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Paleontologist Interviews: Questions for Paleontologist Eleanor Gardner




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Questions for a Paleontologist

Interested in Fossils or Paleontology? Do you want to know what a paleontologist does? Browse these "Questions for a Paleontologist" and learn what they do!




Interview with Eleanor Gardner

Questions for a Paleontologist: Eleanor Gardner

Eleanor Gardner working a Pleistocene site in the Bahamas




Questions for a Paleontologist: Eleanor Gardner


Name: Eleanor Gardner

Area of Focus: avian (bird) skeletal taphonomy

Institution: Florida Museum of Natural History




Interview Questions:


1. How did you become interested in Paleontology?

I became interested in paleontology after participating in an "after school science" program in second grade. The volunteer teacher had a Master's in paleontology and she made the program SO fun and exciting. I was hooked right away!




2. Explain the aspect of Paleontology that you focus on.

My research interests center upon the weathering and preservation (taphonomy) of avian bones. I do what's called "actualistic taphonomy," where dead modern organisms are put out in various environments and I document the degradation and weathering processes, and then make comparisons to the fossil record.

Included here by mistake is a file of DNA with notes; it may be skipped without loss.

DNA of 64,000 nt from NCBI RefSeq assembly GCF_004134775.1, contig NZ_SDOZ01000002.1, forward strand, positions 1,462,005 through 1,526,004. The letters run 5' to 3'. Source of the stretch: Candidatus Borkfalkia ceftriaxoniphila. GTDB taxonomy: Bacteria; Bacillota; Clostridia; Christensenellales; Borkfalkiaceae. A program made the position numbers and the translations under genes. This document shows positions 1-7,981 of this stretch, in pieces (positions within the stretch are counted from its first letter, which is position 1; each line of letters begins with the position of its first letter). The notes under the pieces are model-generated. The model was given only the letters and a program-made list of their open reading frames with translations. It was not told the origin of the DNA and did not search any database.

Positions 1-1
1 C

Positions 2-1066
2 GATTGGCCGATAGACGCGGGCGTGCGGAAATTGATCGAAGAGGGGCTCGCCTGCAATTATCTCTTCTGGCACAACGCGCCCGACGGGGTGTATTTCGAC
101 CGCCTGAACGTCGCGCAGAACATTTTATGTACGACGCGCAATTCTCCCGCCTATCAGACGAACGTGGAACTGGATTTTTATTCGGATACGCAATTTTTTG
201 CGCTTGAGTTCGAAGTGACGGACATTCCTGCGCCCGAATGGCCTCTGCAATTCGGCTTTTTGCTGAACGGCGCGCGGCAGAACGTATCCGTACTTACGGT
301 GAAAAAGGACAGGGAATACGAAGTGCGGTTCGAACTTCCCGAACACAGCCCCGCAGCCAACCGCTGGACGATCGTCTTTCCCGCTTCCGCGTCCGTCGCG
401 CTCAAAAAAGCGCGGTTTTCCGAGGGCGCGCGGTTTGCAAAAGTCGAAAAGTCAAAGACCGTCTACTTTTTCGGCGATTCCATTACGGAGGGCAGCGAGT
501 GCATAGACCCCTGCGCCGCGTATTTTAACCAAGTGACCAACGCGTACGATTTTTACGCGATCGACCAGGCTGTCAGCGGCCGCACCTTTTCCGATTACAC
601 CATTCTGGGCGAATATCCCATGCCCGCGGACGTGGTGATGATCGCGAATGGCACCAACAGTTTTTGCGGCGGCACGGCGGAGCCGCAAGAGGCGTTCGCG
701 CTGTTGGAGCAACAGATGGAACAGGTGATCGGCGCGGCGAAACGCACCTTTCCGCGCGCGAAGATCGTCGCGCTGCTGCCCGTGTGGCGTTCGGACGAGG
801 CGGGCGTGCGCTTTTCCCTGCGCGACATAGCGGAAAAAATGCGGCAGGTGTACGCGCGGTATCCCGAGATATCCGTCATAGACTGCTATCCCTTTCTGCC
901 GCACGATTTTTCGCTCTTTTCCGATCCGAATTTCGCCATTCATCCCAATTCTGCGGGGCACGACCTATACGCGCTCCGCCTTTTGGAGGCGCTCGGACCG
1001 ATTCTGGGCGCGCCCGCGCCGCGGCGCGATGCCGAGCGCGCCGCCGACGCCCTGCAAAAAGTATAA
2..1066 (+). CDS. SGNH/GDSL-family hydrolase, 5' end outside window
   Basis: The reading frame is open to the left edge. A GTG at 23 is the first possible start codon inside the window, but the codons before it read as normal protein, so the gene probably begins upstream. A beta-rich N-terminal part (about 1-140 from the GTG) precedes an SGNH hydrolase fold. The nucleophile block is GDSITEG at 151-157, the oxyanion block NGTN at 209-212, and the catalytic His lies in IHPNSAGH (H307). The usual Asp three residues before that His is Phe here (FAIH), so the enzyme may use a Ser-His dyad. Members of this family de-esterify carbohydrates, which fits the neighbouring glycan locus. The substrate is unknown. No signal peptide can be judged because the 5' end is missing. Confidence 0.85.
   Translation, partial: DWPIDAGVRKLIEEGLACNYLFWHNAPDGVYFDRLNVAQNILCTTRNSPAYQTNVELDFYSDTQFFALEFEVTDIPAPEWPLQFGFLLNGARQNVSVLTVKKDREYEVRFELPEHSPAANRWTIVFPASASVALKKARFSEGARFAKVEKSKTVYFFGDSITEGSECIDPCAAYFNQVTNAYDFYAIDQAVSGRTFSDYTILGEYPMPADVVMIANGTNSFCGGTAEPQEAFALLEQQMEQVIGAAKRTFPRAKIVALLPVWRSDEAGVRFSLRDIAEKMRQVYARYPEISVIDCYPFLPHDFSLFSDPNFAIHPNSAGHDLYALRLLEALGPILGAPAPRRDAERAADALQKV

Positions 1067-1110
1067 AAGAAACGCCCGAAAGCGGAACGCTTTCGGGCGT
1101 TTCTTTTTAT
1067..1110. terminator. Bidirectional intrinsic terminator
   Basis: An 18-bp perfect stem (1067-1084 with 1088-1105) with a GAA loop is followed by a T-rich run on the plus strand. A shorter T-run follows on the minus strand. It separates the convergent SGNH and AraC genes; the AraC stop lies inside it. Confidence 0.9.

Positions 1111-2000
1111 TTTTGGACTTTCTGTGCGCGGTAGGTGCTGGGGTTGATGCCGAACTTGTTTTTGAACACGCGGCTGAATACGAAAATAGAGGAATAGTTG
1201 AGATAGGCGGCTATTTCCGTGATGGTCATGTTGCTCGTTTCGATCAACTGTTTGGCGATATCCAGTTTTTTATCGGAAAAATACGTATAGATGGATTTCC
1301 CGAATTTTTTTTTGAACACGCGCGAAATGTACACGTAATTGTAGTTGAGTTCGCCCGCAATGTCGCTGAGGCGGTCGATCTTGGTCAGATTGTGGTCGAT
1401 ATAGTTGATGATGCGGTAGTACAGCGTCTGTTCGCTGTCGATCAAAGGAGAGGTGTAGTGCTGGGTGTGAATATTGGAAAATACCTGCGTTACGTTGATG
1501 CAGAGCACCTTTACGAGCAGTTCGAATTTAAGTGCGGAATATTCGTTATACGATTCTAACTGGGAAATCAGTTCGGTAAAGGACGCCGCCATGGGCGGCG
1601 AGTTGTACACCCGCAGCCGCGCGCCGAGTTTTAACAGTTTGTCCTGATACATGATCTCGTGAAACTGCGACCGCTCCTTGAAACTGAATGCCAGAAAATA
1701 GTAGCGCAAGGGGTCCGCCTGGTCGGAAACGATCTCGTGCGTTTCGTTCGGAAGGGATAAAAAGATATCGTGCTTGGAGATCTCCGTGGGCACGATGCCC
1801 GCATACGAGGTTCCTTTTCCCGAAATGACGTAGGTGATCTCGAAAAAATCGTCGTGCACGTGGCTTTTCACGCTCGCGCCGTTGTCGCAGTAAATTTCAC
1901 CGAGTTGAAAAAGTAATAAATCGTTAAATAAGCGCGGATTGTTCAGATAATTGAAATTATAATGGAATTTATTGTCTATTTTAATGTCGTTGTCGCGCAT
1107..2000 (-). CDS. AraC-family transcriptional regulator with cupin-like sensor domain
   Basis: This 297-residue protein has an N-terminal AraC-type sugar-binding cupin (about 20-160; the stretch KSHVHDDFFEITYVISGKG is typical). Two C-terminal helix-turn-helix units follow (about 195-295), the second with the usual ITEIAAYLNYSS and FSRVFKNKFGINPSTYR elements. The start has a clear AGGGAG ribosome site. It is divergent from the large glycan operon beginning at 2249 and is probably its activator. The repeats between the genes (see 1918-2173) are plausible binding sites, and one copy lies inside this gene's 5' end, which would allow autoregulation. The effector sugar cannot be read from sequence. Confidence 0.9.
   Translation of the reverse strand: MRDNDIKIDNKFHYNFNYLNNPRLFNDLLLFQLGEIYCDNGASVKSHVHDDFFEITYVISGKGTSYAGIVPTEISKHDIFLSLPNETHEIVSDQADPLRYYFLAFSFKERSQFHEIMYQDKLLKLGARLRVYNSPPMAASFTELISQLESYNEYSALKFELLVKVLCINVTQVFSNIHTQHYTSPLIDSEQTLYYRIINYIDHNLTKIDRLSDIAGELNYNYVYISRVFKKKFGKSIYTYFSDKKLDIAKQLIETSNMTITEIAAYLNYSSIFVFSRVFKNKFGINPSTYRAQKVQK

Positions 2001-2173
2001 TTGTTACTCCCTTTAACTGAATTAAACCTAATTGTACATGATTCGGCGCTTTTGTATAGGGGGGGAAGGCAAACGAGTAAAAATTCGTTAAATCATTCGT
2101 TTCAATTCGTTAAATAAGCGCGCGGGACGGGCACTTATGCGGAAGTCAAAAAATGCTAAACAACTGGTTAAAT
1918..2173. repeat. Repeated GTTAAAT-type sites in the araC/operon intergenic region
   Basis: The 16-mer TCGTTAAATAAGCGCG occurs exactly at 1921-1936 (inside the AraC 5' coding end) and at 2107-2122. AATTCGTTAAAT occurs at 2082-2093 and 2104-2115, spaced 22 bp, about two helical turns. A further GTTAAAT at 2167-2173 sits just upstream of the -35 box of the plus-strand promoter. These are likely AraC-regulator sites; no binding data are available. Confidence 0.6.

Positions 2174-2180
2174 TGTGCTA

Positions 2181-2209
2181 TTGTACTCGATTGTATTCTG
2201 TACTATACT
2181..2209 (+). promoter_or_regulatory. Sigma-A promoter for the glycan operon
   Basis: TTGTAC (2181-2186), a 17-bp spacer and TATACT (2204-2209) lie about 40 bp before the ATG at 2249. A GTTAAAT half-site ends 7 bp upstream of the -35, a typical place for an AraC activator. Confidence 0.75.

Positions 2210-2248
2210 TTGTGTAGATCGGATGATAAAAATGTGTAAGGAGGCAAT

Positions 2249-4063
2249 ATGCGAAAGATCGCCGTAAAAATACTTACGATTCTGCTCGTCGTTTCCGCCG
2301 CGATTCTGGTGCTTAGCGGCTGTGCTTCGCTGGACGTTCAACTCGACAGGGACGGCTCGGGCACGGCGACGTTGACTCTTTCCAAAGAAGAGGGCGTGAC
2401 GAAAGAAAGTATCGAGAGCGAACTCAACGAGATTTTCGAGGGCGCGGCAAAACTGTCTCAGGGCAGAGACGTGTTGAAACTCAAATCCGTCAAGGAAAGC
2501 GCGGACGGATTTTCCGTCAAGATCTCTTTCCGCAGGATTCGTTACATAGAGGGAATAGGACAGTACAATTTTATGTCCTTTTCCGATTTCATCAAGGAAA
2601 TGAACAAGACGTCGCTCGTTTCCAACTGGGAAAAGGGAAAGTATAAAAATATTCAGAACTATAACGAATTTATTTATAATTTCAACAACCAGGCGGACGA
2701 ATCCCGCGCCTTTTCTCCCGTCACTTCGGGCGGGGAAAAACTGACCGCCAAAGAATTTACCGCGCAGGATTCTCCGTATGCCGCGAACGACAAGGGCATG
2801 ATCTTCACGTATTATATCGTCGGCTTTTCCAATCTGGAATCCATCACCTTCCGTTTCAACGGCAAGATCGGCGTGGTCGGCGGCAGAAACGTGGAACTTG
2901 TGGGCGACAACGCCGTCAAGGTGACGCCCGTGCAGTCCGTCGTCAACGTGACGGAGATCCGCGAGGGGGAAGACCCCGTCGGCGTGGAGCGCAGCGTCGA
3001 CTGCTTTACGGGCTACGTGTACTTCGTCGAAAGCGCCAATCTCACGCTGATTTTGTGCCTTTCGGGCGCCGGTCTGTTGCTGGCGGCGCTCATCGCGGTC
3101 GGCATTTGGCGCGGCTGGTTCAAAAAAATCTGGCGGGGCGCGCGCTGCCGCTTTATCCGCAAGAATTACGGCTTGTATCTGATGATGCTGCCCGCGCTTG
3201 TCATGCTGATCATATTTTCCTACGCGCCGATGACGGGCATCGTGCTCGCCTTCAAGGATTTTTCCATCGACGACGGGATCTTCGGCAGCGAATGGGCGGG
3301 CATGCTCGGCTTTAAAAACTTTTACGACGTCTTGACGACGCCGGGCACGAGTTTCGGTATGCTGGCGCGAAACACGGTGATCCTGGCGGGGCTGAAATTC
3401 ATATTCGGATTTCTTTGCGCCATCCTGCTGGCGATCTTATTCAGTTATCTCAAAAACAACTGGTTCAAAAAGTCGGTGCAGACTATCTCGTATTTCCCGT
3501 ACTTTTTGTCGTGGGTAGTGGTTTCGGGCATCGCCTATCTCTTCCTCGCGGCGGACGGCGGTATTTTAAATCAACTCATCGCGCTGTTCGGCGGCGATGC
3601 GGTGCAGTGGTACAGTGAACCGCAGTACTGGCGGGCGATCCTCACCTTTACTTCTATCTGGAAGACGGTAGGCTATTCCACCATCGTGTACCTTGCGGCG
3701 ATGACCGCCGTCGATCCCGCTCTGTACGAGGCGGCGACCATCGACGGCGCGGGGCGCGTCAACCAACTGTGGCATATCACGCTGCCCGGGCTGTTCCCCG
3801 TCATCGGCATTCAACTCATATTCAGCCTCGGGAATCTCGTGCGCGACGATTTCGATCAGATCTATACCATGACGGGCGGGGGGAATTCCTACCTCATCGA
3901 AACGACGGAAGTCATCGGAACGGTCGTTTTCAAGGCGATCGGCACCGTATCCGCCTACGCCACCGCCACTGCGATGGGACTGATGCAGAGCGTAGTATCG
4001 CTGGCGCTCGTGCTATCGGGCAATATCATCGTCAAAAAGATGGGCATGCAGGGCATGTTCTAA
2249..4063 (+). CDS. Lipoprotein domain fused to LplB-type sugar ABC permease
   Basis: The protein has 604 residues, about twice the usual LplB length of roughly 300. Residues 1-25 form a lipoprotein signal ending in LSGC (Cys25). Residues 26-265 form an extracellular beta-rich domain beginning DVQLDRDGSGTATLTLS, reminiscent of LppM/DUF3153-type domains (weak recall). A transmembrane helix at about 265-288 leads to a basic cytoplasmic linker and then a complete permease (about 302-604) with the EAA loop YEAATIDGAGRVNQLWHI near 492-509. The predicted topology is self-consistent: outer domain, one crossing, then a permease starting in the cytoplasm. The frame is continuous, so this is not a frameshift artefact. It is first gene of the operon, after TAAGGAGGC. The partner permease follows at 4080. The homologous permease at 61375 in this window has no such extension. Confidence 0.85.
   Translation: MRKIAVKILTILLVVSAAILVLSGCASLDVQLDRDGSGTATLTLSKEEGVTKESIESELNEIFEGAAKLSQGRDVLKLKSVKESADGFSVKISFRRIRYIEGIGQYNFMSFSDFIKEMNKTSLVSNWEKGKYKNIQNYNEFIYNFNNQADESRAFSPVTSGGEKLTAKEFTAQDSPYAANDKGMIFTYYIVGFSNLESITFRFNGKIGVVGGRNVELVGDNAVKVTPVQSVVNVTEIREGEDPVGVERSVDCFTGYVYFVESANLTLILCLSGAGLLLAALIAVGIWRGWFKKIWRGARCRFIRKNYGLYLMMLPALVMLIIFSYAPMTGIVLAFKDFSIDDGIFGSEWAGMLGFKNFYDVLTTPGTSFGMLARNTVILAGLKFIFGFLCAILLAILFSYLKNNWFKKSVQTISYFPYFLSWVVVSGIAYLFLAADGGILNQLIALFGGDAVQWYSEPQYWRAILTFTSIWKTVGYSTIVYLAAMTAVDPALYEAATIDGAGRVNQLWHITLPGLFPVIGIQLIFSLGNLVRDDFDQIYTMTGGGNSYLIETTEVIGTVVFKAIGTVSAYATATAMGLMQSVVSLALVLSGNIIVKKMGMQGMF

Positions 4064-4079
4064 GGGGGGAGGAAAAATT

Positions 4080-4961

3. What do you do in the course of a day as a Paleontologist?

Paleontologists can work in a variety of different positions and careers. Previously, I taught geology courses as a junior faculty member at a small rural university in Tennessee. Now I work as the coordinator of The FOSSIL Project, which is a program funded by the National Science Foundation, and I am responsible for facilitating networking between professional and amateur paleontologists across the United States.




4. What was your favorite discovery or field experience?

My favorite field experience was working at a Pleistocene site in the Bahamas. Bird fossils + gorgeous Caribbean scenery = awesome!




5. Is there anything else you want to say about being a Paleontologist?

Don't be afraid to fail - whether in school or later, while doing research, don't give up! It took me 7 years to get my first academic paper published, but I kept trying until it was accepted!




Interview with a Paleontologist - Eleanor Gardner

Eleanor Gardner excavating a Triceratops!